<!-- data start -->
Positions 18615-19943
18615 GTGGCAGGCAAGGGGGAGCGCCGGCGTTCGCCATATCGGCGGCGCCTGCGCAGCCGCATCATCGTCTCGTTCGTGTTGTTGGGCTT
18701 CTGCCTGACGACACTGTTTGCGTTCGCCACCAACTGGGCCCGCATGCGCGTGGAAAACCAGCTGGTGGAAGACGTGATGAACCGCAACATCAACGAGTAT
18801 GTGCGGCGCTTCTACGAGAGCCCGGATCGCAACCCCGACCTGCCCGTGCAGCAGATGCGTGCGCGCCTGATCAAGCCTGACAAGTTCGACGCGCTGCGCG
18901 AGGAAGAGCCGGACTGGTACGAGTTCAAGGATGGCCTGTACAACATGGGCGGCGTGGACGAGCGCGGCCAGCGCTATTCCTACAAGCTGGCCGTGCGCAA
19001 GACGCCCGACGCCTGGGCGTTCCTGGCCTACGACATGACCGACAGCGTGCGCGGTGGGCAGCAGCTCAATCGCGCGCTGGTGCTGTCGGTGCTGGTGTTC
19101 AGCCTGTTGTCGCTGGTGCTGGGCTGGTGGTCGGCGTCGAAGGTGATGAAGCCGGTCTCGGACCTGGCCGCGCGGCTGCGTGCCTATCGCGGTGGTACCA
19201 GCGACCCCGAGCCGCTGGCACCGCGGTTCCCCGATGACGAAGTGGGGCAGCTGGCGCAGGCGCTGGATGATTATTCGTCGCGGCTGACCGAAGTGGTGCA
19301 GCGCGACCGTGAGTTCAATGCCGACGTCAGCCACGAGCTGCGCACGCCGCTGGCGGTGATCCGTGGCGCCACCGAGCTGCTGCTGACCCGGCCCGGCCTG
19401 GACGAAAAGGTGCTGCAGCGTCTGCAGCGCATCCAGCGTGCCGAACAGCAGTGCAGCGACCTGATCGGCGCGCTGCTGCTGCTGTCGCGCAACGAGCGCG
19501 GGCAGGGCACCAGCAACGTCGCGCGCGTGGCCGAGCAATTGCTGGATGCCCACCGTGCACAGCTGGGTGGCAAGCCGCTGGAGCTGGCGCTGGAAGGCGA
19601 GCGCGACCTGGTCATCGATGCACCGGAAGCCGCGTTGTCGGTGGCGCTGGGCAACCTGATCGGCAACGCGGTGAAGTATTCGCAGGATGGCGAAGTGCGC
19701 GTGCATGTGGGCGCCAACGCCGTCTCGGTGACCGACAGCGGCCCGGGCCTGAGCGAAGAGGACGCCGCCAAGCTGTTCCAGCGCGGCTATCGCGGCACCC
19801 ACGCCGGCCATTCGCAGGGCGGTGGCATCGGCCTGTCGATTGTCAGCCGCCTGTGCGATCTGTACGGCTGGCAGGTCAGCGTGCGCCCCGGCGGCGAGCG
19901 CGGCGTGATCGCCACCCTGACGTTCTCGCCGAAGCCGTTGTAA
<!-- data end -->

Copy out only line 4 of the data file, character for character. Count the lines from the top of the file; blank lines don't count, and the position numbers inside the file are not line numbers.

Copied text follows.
18801 GTGCGGCGCTTCTACGAGAGCCCGGATCGCAACCCCGACCTGCCCGTGCAGCAGATGCGTGCGCGCCTGATCAAGCCTGACAAGTTCGACGCGCTGCGCG